Thursday, July 02, 2009

A Propos the Post: "The Encyclical of Benedict XVI: "Caritas in Veritate"

"My question would be: is this form, the encyclical, really reaching those in the business world or is it just reaching priests and Catholic school teachers and professors and what proof do we have that it will be read by business leaders?

"Christ went to the leaders in person to whom He wanted to preach as did John the Baptist (they came to him at the Jordan...excepting the one who had him killed).

"Imagine if the Pope instead of an encyclical met with the 300 most influential Catholic business leaders for a week in Rome or via internet conference. Then we could be sure that the top 300 business people who are Catholic knew what he said instead of our imagining that they do.

Bill Bannon

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Dear Bill,

Good idea. However, I believe the real problem is culture as a living reality. And the key to living culture is living faith. I don't think it's merely systemic that a few knowledgeable and powerful people can fix by being galvanized into action and overhauling it or tweaking it. I don't know what the pope's going to say in "Caritas in Veritate" but his ever insistent reference to culture, particularly in Europe, is calling for a something new as dynamizing the civilization of love.

Culture is a consciousness that comes from an anthropology of self-gift – a praxis, the first act of which is living faith. Faith is not the revision of a few ideas but a lived, moral act. I refer you to Wojtyla’s presentation at The Catholic University of the Sacred Heart in Milan on March 18, 1977 and found in Person and Community pp. 263-275 entitled: "The Problem of the Constitution of Culture Through Human Praxis."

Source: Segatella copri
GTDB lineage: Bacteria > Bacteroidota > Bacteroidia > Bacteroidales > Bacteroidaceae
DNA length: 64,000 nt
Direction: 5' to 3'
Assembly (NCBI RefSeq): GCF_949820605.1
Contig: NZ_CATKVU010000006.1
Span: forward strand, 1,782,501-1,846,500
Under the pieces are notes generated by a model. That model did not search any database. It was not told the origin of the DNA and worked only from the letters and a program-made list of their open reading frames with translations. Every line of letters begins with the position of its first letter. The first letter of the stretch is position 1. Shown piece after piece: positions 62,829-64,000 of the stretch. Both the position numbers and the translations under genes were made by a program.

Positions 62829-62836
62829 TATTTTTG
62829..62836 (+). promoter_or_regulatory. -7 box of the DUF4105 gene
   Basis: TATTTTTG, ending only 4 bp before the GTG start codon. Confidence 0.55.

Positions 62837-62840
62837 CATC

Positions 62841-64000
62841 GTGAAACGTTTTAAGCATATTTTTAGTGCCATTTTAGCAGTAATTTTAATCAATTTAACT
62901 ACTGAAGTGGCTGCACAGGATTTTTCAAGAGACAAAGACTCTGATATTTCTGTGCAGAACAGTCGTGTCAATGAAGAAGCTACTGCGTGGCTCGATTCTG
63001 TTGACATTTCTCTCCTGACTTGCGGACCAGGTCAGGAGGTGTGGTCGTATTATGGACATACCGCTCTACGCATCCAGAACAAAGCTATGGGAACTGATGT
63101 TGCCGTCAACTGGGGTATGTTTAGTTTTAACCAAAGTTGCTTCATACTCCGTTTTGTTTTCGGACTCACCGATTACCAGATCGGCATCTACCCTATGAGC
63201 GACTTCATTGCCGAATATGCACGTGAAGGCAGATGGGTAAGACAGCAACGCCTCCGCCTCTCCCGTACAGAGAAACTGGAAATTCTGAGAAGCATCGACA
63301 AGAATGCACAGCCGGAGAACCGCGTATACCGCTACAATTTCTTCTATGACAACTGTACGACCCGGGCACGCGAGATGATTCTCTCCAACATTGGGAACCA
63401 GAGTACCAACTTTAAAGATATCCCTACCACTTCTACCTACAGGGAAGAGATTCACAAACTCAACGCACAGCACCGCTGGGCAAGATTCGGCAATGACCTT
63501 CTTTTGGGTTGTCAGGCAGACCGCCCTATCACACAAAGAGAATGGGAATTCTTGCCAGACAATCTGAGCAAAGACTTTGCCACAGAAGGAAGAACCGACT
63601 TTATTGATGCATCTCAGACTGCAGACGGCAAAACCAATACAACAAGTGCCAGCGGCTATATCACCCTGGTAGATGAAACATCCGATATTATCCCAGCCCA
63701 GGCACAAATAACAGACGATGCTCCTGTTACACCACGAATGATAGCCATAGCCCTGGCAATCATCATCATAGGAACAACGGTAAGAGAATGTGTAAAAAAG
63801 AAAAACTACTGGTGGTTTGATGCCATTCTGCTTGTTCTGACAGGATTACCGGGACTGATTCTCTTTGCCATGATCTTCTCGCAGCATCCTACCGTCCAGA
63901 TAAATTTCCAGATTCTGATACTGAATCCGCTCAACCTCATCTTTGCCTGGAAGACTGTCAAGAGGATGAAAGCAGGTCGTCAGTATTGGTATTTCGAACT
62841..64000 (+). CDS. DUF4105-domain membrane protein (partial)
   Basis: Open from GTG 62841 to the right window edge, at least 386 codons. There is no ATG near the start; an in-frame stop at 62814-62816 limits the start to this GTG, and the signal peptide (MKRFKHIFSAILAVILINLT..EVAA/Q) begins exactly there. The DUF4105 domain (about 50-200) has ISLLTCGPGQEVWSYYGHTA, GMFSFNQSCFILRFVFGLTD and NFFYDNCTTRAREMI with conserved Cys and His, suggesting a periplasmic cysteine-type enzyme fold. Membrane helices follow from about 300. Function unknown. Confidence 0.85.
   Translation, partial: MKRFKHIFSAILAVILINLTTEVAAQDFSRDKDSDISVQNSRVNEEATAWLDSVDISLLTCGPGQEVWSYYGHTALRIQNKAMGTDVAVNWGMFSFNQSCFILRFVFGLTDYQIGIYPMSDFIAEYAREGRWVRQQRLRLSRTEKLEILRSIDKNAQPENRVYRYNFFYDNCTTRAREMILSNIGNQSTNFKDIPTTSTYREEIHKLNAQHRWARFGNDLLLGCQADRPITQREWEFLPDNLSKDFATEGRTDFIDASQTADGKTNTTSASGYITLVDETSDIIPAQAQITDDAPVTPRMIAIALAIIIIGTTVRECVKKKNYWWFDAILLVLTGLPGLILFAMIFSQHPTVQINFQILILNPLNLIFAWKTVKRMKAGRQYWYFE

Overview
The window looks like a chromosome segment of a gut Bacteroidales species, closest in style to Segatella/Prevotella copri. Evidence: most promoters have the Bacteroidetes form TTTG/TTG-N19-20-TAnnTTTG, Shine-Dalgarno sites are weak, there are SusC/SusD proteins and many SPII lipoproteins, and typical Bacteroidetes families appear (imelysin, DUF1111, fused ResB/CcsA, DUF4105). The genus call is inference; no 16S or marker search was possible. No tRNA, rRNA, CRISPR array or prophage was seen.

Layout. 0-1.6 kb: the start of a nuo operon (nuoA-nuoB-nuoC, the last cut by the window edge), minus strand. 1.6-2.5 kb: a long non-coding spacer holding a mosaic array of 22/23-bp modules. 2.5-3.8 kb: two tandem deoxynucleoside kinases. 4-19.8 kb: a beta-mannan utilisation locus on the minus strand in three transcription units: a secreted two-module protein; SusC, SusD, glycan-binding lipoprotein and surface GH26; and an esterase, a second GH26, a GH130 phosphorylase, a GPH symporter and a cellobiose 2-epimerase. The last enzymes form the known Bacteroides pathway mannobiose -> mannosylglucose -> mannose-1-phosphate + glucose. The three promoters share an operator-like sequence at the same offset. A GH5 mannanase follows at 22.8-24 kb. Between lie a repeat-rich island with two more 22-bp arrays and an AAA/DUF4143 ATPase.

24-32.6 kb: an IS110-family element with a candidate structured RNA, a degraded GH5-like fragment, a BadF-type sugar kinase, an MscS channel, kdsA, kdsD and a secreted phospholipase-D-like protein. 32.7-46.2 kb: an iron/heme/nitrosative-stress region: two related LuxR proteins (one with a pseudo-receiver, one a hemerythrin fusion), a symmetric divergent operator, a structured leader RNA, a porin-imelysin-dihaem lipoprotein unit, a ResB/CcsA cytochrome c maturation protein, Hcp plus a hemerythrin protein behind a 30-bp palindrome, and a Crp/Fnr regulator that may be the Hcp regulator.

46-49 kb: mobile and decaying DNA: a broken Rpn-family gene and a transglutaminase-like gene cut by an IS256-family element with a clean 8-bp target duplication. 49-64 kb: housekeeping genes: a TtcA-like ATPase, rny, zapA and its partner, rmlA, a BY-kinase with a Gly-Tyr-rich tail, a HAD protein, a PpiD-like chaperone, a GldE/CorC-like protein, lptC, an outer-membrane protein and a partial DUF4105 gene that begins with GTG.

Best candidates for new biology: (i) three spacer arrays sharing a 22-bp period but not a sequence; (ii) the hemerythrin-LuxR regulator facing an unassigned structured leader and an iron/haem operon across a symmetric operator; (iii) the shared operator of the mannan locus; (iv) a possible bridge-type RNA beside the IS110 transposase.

What also haunts us is the parity of Marxism and Capitalism. I am thinking of Ratzinger's remark that the Communists, be it in Europe or China, simply became liberal capitalists after the collapse of economic Marxism. H e said: "I see as an essential problem in our day, for Europe and for the world, the fact that the economic failure is never disputed, and therefore the former Communists have become economic liberals almost without hesitation, whereas the moral and religious problem, which was really at stake, is almost completely dismissed. Nevertheless, the complex problems left behind by Marxism continue to exist today. The loss of man's primordial certainties about God, about himself, and about the universe - the loss of an awareness of intangible moral values - is still our problem, especially today, and it can lead to the self-destruction of the European consciousness, which we must begin to consider - independently of Spengler's vision of decline - as a real danger;" ("What is Europe" in Europe Today and Tomorrow Ignatius [2007] 29-30).

What has to take place is the restoration of the human person as relation to God and others. He/she is in a state of alienation by being turned back into self - all of which is aided and abetted by hand-held technology. It is now becoming – or has already become - a non-culture of robotic individualism. The restoration of man must be a cultural restoration of the person from the alienated state of individualism, and it cannot take place without self-transcending act of the human person dynamized by prayer, sacraments and the Eucharist. A read of Walker Percy’s “The Message in the Bottle” and “Love in the Ruins” – especially the latter – would help dramatize what’s up.

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